A pedestrian was fatally struck by a suspected drunk driver on a Phoenix sidewalk on Tuesday night and the driver is now behind bars.
According to the authorities, Thomas Taraba, 35, and another person were walking along the sidewalk of McDowell Road near the intersection with 37th Street at around 11 p.m. 20-year-old Zachary Showers then drove his Chevy Aveo off the road and onto the sidewalk, striking Taraba and sending him 75 feet through the air.
Taraba was hospitalized and later died there. The person he was walking with was not injured.
Showers continued driving along McDowell Street before parking at an apartment building near 43rst Street and fleeing his vehicle. He then returned to the scene and asked officers about what had happened. He eventually mentioned being the driver but denied that he had struck anyone, according to the police.
The police said he appeared to be intoxicated and administered a blood alcohol content test, which measured at .154 – almost double the legal limit. Investigators found a red bumper and parts of a headlight at the scene, which were later matched to Showers’ vehicle at the apartment complex.
Showers has been charged with one count of manslaughter, leaving the scene of a fatal collision, and endangerment. He is being held without bond.
Attorney contributor Kevin Biniazin represents drunk driving crash victims and their families in civil lawsuits. Here is Kevin’s perspective on the legal options available to these victims and families in Arizona:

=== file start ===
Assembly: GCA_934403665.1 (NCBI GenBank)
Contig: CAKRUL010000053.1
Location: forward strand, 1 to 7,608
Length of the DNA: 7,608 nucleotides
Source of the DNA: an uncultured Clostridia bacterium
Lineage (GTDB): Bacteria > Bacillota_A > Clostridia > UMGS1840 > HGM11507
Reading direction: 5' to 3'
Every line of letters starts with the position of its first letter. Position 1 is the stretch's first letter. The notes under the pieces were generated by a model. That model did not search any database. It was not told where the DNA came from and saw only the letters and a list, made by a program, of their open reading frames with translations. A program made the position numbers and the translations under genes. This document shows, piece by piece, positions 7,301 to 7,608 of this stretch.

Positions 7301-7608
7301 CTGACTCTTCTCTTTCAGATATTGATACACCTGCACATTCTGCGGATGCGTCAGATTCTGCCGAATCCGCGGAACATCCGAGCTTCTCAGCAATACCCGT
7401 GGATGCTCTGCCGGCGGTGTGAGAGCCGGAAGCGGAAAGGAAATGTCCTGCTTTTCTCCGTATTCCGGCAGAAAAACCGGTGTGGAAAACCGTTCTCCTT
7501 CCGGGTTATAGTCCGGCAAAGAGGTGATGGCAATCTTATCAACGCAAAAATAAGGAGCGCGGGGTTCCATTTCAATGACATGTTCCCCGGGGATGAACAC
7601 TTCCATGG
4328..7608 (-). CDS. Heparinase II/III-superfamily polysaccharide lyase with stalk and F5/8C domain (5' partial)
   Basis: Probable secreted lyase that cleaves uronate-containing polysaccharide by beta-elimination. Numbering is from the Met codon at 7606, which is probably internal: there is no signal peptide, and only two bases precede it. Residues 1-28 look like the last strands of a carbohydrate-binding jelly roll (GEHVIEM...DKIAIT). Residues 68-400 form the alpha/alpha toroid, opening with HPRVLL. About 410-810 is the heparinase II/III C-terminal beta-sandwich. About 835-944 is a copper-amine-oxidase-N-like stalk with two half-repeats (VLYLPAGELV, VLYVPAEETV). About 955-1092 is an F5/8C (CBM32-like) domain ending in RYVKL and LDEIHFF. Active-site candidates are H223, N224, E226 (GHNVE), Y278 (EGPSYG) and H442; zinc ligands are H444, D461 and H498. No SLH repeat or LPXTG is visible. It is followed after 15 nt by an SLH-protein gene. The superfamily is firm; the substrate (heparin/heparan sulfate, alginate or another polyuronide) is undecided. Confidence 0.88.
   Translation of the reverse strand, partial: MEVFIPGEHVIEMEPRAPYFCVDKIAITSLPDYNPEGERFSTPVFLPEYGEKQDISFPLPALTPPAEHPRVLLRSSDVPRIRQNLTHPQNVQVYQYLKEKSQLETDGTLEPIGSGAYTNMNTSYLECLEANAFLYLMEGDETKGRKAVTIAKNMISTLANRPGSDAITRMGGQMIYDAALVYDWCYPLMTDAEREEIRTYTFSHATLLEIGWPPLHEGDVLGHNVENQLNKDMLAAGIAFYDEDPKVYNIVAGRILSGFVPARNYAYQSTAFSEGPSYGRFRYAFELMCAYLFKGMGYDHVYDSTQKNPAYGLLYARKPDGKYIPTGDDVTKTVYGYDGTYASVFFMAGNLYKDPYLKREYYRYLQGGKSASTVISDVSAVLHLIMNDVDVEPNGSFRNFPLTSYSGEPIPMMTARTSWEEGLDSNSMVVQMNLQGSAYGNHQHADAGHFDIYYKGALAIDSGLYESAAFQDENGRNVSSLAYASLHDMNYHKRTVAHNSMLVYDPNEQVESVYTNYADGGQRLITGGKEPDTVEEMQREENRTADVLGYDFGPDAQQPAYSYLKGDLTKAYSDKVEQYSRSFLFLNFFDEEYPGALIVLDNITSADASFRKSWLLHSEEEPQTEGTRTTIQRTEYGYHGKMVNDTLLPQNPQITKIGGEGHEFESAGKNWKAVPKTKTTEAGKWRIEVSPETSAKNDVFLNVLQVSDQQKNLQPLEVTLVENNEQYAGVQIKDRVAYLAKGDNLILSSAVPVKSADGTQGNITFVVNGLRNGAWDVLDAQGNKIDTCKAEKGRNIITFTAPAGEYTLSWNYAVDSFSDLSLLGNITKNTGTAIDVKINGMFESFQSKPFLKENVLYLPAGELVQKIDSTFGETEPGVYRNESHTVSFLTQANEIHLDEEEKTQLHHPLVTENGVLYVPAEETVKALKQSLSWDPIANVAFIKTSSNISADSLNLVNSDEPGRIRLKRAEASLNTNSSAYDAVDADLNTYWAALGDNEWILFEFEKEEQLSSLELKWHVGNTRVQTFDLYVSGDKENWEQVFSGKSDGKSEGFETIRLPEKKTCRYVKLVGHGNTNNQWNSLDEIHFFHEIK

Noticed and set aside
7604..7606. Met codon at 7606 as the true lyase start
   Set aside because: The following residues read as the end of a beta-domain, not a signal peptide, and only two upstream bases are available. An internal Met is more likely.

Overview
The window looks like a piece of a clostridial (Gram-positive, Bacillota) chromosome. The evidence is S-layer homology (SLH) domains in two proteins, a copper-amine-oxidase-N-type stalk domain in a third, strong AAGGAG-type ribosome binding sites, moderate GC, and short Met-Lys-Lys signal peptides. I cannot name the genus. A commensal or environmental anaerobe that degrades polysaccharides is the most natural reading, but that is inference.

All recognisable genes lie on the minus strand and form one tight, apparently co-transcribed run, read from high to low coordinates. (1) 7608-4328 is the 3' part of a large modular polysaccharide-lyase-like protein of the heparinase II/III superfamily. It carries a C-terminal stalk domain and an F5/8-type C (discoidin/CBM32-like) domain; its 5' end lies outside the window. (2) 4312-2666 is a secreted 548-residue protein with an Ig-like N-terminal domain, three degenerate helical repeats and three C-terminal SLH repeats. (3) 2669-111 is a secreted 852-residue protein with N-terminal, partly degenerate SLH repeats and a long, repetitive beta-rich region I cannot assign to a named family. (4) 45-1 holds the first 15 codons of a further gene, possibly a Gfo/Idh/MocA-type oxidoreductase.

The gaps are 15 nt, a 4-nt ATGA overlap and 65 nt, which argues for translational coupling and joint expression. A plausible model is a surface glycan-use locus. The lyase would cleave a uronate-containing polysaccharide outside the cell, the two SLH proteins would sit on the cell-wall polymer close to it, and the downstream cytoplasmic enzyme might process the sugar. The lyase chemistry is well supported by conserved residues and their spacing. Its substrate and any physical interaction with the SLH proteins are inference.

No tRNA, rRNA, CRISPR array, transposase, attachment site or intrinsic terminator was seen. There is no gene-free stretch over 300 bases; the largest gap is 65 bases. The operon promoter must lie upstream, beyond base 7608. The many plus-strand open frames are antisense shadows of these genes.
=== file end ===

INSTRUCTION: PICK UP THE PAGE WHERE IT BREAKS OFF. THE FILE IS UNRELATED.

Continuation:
In the aftermath of a devastating drunk driving crash with serious injuries, it’s critical to consider the needs of the victims and their families. These individuals deserve financial compensation for the difficulties they face following the crash, such as hospital bills, lost wages, or funeral and burial expenses for the families of fatal crash victims.
In Arizona and many other states, there may be two types of claims available for people in this situation. A personal injury or wrongful death lawsuit can be filed against the drunk driver, while a dram shop lawsuit may (under certain conditions) be filed against an alcohol vendor who served that drunk driver before the crash.
Dram shop laws vary from state to state. In Arizona, alcohol vendors can be held liable for selling alcohol to someone who was either obviously intoxicated or under the age of 21.
A person may be considered “obviously intoxicated” under Arizona’s dram shop law if he or she is “inebriated to the extent that a person’s physical faculties are substantially impaired as shown by significantly uncoordinated physical action or significant physical dysfunction that would have been obvious to a reasonable person.
If you or someone you love has recently been injured or killed after being hit by a drunk driver in Arizona, you can learn more about your family’s legal options by speaking with an experienced drunk driving accident victims lawyer.